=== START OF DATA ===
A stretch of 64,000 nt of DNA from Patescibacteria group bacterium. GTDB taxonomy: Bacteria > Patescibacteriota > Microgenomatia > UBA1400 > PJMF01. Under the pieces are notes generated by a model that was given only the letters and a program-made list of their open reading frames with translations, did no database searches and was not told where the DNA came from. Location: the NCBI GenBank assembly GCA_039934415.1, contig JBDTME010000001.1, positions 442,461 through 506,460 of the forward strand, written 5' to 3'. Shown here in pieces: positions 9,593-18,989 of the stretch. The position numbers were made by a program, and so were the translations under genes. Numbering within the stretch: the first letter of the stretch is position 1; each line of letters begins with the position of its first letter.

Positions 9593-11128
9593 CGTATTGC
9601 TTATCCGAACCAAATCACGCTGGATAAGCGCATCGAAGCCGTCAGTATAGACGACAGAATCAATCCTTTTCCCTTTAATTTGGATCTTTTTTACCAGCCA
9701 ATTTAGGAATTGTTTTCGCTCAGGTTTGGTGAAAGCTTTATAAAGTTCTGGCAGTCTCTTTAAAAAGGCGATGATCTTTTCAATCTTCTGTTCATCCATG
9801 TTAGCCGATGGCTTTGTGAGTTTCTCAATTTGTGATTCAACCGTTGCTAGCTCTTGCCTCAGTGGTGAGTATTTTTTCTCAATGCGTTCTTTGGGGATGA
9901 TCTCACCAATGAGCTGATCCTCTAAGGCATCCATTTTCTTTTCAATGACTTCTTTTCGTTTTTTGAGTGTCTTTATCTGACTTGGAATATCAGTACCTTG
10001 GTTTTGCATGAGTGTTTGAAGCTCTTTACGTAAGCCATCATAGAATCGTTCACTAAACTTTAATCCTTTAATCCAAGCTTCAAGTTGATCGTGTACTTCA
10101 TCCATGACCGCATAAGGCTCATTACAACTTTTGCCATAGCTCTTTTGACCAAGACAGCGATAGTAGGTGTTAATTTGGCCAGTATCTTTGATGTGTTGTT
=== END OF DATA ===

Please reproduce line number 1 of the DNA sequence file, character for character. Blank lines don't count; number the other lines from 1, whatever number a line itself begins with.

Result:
A stretch of 64,000 nt of DNA from Patescibacteria group bacterium. GTDB taxonomy: Bacteria > Patescibacteriota > Microgenomatia > UBA1400 > PJMF01. Under the pieces are notes generated by a model that was given only the letters and a program-made list of their open reading frames with translations, did no database searches and was not told where the DNA came from. Location: the NCBI GenBank assembly GCA_039934415.1, contig JBDTME010000001.1, positions 442,461 through 506,460 of the forward strand, written 5' to 3'. Shown here in pieces: positions 9,593-18,989 of the stretch. The position numbers were made by a program, and so were the translations under genes. Numbering within the stretch: the first letter of the stretch is position 1; each line of letters begins with the position of its first letter.